Monday, July 23, 2007

How To Help Your Child Cope With Anger During Divorce

Like any children, children of divorce know how to push our buttons. They will wear us down and wear us out if we don’t watch ourselves. Also, without even trying, they learn the game of making parents compete. Avoid this. Don’t buy them something new just because your ex did. If possible discuss purchases of such things as computers, games, iPods, TVs, vehicles, and just about anything that you may think is questionable from the viewpoint of money or maturity. Don’t try to one-up your spouse, and don’t try to keep up either. Talk about what your kids should have. Don’t let your kids dictate this by playing on your desire to be as good a provider as your ex.

Deep down every child wants parents to be together and happy. The underlying anger at the fact that this cannot happen simmers deep within them and can explode at any time. They might pick fights with their siblings, talk back, get in fights at school, and let their grades drop. They do these things to get attention. The child’s world has changed and he doesn’t like it. That anger must surface in order for us to deal with it.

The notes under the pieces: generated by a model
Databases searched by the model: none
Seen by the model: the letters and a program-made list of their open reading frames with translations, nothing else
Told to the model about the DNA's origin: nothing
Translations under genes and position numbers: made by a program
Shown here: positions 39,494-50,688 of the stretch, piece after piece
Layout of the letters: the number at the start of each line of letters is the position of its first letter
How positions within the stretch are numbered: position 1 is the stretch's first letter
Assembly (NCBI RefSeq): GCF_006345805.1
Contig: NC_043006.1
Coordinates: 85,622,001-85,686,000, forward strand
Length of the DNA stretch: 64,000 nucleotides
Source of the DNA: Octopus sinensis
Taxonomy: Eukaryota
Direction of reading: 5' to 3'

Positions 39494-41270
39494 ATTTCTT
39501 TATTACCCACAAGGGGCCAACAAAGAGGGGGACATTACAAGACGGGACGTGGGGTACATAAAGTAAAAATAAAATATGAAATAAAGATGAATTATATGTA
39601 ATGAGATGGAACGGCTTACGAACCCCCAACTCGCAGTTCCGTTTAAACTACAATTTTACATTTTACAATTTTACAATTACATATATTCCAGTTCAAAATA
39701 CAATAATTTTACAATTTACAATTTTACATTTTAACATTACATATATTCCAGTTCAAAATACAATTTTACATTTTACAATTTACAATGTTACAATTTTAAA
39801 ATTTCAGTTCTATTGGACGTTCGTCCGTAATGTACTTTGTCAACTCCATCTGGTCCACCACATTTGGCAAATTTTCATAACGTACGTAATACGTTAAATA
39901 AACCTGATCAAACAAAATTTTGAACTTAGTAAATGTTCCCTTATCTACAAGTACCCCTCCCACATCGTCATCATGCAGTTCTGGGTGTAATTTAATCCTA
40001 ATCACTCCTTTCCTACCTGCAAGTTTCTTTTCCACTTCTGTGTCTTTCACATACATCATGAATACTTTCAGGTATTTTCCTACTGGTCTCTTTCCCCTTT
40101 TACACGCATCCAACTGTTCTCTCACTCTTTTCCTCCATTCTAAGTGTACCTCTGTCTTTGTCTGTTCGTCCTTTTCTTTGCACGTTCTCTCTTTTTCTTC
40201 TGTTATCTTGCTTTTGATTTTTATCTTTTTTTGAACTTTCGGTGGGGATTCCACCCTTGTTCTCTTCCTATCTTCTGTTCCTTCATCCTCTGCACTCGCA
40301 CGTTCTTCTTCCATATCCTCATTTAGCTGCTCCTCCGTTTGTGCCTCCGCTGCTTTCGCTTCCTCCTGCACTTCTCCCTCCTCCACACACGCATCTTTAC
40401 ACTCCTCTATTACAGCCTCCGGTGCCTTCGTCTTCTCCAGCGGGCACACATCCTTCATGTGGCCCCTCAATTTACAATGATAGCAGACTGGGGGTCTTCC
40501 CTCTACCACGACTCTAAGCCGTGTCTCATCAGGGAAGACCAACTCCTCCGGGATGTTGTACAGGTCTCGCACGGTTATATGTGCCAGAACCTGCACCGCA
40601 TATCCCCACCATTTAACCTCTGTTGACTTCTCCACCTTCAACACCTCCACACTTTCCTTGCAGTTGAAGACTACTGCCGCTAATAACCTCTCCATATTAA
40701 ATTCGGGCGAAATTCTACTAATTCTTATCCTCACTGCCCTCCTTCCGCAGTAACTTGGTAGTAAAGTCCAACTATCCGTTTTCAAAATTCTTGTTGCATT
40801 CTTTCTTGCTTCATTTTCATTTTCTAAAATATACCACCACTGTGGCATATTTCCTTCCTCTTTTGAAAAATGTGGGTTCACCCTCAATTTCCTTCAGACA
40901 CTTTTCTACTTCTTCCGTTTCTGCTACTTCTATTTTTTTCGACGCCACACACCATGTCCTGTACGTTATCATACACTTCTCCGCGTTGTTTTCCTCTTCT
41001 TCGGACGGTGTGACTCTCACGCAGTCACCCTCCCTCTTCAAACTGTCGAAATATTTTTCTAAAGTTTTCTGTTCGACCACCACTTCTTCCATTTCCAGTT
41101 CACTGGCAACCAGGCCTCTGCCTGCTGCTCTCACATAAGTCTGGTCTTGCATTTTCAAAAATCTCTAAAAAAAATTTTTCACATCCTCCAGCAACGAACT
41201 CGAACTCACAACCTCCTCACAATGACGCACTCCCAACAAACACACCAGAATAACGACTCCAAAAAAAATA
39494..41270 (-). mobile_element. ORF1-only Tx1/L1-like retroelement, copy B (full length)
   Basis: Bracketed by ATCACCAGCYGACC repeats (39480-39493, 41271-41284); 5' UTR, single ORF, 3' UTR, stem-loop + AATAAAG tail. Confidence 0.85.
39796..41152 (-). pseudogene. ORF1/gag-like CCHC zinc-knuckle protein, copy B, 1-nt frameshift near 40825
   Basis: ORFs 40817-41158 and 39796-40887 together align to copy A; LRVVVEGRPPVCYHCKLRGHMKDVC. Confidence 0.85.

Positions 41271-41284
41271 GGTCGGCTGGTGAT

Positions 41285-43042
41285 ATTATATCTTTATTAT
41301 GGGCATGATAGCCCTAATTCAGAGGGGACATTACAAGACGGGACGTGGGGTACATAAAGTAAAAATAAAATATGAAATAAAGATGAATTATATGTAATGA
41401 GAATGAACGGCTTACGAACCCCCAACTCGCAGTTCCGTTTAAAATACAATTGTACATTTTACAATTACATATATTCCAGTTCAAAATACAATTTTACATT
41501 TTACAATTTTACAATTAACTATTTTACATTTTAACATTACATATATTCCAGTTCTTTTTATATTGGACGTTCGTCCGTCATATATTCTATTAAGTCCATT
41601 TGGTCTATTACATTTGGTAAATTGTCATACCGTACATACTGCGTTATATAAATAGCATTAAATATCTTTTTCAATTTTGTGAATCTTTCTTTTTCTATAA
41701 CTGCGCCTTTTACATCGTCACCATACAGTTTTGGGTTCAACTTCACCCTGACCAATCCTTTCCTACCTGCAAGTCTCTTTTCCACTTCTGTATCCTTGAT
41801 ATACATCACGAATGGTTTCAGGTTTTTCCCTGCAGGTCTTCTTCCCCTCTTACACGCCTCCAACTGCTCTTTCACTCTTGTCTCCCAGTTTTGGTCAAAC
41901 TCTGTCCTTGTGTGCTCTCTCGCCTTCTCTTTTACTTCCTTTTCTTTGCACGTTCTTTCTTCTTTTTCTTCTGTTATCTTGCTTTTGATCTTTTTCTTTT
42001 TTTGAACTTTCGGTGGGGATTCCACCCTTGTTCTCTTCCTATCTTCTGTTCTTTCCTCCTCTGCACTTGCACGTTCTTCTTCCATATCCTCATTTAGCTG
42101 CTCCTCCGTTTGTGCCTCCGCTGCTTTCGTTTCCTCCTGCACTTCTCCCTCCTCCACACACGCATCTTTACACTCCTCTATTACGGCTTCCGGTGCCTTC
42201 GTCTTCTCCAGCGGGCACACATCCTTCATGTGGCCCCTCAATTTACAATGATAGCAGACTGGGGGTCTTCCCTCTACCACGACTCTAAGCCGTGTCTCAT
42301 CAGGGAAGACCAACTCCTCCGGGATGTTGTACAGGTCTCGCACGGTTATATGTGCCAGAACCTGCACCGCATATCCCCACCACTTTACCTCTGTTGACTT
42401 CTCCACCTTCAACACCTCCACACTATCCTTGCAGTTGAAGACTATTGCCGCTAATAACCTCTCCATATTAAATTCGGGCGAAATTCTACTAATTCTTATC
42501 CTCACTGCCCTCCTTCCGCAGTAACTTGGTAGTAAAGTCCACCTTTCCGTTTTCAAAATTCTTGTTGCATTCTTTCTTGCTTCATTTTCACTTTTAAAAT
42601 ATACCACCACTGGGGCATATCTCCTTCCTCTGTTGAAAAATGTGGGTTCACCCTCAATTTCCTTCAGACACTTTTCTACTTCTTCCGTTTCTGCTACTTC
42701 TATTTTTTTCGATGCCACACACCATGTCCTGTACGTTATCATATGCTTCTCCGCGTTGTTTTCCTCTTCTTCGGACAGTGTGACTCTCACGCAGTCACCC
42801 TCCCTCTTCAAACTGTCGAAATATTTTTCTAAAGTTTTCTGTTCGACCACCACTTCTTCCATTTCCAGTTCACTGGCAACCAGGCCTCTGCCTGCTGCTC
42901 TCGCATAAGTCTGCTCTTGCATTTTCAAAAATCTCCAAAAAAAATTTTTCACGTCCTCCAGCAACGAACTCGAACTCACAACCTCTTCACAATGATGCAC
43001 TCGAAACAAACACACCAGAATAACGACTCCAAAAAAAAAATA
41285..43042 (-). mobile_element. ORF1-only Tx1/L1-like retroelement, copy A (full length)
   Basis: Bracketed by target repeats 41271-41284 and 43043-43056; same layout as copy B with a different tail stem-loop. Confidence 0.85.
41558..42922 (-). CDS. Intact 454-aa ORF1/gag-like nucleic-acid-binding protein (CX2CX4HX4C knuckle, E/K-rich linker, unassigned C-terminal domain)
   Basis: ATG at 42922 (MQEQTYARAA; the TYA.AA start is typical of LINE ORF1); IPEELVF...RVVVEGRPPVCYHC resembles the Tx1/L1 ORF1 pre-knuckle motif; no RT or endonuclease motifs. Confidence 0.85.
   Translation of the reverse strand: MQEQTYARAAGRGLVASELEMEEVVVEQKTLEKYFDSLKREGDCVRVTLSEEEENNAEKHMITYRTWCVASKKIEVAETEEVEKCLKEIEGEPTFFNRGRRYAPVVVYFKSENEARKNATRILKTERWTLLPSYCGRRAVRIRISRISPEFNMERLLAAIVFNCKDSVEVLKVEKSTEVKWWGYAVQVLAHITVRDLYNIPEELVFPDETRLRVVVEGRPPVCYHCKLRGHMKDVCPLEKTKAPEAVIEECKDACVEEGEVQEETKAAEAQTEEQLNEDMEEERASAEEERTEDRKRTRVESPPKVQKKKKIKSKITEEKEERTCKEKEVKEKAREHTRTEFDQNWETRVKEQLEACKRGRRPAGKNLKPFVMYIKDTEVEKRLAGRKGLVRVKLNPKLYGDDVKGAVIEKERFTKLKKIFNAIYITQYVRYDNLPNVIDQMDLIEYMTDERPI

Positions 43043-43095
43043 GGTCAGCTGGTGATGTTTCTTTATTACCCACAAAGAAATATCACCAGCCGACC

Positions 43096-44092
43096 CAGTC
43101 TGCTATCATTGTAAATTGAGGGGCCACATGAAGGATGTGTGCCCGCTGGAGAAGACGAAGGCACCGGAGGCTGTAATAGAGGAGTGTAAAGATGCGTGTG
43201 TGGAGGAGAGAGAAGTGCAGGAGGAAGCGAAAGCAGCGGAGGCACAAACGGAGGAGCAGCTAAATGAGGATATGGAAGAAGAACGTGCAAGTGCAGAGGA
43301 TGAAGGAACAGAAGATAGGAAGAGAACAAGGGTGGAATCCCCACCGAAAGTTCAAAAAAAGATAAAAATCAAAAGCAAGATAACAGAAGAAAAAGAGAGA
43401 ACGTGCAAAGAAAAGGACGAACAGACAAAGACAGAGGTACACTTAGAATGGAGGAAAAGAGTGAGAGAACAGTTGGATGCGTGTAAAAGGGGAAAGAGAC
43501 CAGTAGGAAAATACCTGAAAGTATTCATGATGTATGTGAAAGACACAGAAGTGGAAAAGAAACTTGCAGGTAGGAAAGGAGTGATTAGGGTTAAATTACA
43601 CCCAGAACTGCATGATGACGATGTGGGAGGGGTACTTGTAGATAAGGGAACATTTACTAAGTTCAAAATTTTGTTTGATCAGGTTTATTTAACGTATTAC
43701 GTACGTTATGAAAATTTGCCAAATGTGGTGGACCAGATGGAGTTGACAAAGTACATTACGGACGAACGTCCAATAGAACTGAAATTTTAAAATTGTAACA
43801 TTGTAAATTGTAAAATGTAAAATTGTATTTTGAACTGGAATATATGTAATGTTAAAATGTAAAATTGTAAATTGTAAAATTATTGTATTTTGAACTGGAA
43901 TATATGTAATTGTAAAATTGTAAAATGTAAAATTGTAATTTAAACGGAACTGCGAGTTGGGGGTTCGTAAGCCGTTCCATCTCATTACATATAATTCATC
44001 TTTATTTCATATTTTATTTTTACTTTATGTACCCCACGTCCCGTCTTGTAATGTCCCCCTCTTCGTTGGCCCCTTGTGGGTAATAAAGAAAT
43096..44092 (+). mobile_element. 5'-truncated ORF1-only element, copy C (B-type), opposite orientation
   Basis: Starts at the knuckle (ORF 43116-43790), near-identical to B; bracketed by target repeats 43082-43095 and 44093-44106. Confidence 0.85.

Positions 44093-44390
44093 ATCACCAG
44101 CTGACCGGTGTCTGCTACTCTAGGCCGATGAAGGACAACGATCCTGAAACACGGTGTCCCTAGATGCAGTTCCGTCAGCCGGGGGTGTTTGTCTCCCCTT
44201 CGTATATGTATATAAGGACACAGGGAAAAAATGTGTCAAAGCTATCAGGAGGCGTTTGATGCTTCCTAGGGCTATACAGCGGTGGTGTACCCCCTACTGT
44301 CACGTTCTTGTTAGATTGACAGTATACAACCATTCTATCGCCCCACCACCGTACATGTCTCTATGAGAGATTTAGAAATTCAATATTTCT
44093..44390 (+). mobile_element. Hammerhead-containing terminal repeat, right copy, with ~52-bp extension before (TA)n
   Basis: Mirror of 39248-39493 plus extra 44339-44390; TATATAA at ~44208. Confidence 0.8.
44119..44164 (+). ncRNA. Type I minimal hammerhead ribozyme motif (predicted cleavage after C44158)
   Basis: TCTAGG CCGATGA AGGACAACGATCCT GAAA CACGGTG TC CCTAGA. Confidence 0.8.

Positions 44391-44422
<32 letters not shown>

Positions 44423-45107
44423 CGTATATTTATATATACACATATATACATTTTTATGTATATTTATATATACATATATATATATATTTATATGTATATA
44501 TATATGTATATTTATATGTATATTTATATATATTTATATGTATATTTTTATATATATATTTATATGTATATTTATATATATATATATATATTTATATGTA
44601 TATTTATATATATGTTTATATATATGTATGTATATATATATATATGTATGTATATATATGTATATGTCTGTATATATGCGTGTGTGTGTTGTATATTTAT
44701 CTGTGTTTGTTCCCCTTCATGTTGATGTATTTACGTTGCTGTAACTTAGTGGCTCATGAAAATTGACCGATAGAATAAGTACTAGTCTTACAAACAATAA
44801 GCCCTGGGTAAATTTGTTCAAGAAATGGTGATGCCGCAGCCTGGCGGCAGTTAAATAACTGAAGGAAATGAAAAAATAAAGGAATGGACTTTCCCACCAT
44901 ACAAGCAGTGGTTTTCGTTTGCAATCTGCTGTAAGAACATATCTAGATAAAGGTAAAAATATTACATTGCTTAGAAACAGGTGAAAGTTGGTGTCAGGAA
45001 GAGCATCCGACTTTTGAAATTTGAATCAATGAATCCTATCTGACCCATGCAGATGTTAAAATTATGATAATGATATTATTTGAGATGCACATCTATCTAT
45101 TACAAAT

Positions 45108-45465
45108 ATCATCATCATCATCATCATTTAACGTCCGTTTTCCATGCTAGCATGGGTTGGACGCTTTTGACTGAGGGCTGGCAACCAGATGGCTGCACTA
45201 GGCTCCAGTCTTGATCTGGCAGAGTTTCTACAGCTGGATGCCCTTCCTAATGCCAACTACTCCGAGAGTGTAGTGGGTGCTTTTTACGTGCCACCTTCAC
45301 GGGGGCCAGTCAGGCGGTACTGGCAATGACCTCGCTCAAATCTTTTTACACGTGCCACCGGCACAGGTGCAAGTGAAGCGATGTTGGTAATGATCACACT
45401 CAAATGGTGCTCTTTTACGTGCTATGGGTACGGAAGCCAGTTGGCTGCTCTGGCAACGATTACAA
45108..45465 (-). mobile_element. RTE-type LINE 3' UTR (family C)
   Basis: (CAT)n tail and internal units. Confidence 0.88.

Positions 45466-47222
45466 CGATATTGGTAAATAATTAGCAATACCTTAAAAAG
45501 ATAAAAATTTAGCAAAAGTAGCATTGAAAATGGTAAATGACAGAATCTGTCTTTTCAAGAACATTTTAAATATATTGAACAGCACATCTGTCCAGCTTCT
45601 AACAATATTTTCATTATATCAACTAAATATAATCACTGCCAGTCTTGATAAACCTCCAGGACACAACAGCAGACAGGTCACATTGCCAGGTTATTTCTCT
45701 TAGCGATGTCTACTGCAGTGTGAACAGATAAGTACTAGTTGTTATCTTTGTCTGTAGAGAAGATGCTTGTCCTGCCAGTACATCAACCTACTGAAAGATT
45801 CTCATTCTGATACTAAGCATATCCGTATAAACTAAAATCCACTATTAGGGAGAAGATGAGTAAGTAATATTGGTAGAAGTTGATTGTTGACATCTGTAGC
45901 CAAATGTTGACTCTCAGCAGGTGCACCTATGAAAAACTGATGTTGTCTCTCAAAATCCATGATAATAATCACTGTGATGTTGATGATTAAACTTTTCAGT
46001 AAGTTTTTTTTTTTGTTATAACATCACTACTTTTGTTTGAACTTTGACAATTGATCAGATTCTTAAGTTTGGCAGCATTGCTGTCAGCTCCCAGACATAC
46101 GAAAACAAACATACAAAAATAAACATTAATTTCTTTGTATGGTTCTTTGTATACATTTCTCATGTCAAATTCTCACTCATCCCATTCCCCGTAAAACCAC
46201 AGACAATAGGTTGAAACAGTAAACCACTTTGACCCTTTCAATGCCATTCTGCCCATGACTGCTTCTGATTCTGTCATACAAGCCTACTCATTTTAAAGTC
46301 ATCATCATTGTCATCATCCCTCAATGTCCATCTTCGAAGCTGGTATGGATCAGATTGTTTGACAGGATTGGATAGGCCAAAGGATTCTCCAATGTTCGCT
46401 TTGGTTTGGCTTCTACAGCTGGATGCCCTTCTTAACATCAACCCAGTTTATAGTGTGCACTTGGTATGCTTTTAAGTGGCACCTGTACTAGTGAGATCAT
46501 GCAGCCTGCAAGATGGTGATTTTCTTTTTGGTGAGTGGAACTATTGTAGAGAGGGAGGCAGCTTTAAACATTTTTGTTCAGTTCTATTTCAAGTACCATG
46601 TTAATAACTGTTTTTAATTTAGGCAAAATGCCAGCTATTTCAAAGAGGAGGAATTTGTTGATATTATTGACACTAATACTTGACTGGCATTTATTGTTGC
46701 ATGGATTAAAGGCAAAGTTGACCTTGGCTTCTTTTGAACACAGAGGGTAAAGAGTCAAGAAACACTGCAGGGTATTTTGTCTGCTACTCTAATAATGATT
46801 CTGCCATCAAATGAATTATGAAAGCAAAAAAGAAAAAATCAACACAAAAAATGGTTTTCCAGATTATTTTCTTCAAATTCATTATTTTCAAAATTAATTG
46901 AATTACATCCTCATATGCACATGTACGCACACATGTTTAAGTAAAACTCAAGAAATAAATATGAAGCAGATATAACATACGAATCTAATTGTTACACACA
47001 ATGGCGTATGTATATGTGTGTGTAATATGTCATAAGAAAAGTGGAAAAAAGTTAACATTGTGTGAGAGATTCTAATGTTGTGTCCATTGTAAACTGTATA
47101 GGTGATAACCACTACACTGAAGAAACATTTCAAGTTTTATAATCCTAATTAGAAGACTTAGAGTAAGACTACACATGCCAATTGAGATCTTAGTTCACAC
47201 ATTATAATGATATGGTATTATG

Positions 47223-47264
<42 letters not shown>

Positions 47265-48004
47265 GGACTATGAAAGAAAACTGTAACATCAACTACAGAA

Recognize that your child is having problems; do all you can to help. Some children never express their hurt and anger. This follows them into adulthood, showing up in stress-related behaviors and illnesses. Talk to your kids. Let them know it is okay to feel bad, but things will get better. How you behave and carry on with your life will be the direct indicator of how well your kids behave. Show them your strength, and your ability to survive and thrive. Explain that all things, both good and bad, happen for a reason; it’s how we deal with them that counts.

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